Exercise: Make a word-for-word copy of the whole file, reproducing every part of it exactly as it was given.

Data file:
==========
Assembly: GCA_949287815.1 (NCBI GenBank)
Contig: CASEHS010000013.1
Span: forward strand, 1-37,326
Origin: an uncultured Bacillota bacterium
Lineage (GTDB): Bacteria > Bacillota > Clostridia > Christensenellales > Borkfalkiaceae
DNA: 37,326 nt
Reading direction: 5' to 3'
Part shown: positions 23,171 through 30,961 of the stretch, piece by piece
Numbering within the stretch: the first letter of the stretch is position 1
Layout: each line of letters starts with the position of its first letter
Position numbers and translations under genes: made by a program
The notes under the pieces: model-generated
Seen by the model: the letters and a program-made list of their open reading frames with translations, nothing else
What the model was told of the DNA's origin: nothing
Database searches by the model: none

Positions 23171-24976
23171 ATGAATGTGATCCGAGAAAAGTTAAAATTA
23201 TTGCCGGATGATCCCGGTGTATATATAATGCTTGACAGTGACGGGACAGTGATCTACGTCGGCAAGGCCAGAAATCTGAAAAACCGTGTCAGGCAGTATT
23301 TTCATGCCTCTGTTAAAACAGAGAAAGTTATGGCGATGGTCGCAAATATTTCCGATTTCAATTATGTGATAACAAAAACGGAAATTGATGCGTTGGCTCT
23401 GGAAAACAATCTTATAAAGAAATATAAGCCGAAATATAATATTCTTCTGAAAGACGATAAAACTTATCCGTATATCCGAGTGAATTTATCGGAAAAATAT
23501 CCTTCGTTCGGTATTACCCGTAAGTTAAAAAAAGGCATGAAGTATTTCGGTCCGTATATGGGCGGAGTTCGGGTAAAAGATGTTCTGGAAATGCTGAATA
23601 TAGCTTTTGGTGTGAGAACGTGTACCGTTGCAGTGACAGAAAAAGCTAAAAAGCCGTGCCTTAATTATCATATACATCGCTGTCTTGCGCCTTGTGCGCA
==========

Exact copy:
Assembly: GCA_949287815.1 (NCBI GenBank)
Contig: CASEHS010000013.1
Span: forward strand, 1-37,326
Origin: an uncultured Bacillota bacterium
Lineage (GTDB): Bacteria > Bacillota > Clostridia > Christensenellales > Borkfalkiaceae
DNA: 37,326 nt
Reading direction: 5' to 3'
Part shown: positions 23,171 through 30,961 of the stretch, piece by piece
Numbering within the stretch: the first letter of the stretch is position 1
Layout: each line of letters starts with the position of its first letter
Position numbers and translations under genes: made by a program
The notes under the pieces: model-generated
Seen by the model: the letters and a program-made list of their open reading frames with translations, nothing else
What the model was told of the DNA's origin: nothing
Database searches by the model: none

Positions 23171-24976
23171 ATGAATGTGATCCGAGAAAAGTTAAAATTA
23201 TTGCCGGATGATCCCGGTGTATATATAATGCTTGACAGTGACGGGACAGTGATCTACGTCGGCAAGGCCAGAAATCTGAAAAACCGTGTCAGGCAGTATT
23301 TTCATGCCTCTGTTAAAACAGAGAAAGTTATGGCGATGGTCGCAAATATTTCCGATTTCAATTATGTGATAACAAAAACGGAAATTGATGCGTTGGCTCT
23401 GGAAAACAATCTTATAAAGAAATATAAGCCGAAATATAATATTCTTCTGAAAGACGATAAAACTTATCCGTATATCCGAGTGAATTTATCGGAAAAATAT
23501 CCTTCGTTCGGTATTACCCGTAAGTTAAAAAAAGGCATGAAGTATTTCGGTCCGTATATGGGCGGAGTTCGGGTAAAAGATGTTCTGGAAATGCTGAATA
23601 TAGCTTTTGGTGTGAGAACGTGTACCGTTGCAGTGACAGAAAAAGCTAAAAAGCCGTGCCTTAATTATCATATACATCGCTGTCTTGCGCCTTGTGCGCA